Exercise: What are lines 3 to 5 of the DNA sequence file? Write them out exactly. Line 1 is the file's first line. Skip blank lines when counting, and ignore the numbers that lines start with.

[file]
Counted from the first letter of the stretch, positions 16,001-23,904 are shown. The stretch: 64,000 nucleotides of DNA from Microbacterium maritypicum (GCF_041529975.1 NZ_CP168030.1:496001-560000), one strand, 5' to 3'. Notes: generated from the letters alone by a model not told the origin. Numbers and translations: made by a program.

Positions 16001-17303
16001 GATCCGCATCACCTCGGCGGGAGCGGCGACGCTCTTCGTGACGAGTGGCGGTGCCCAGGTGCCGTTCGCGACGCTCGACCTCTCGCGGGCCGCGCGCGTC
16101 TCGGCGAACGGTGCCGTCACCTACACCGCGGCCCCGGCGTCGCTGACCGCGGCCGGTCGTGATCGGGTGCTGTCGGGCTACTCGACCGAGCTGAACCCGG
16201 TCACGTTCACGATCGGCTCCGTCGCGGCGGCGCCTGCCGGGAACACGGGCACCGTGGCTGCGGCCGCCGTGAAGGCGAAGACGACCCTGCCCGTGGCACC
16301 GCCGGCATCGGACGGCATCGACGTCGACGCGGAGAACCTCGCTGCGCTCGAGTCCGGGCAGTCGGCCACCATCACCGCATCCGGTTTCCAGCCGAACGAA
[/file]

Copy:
16001 GATCCGCATCACCTCGGCGGGAGCGGCGACGCTCTTCGTGACGAGTGGCGGTGCCCAGGTGCCGTTCGCGACGCTCGACCTCTCGCGGGCCGCGCGCGTC
16101 TCGGCGAACGGTGCCGTCACCTACACCGCGGCCCCGGCGTCGCTGACCGCGGCCGGTCGTGATCGGGTGCTGTCGGGCTACTCGACCGAGCTGAACCCGG
16201 TCACGTTCACGATCGGCTCCGTCGCGGCGGCGCCTGCCGGGAACACGGGCACCGTGGCTGCGGCCGCCGTGAAGGCGAAGACGACCCTGCCCGTGGCACC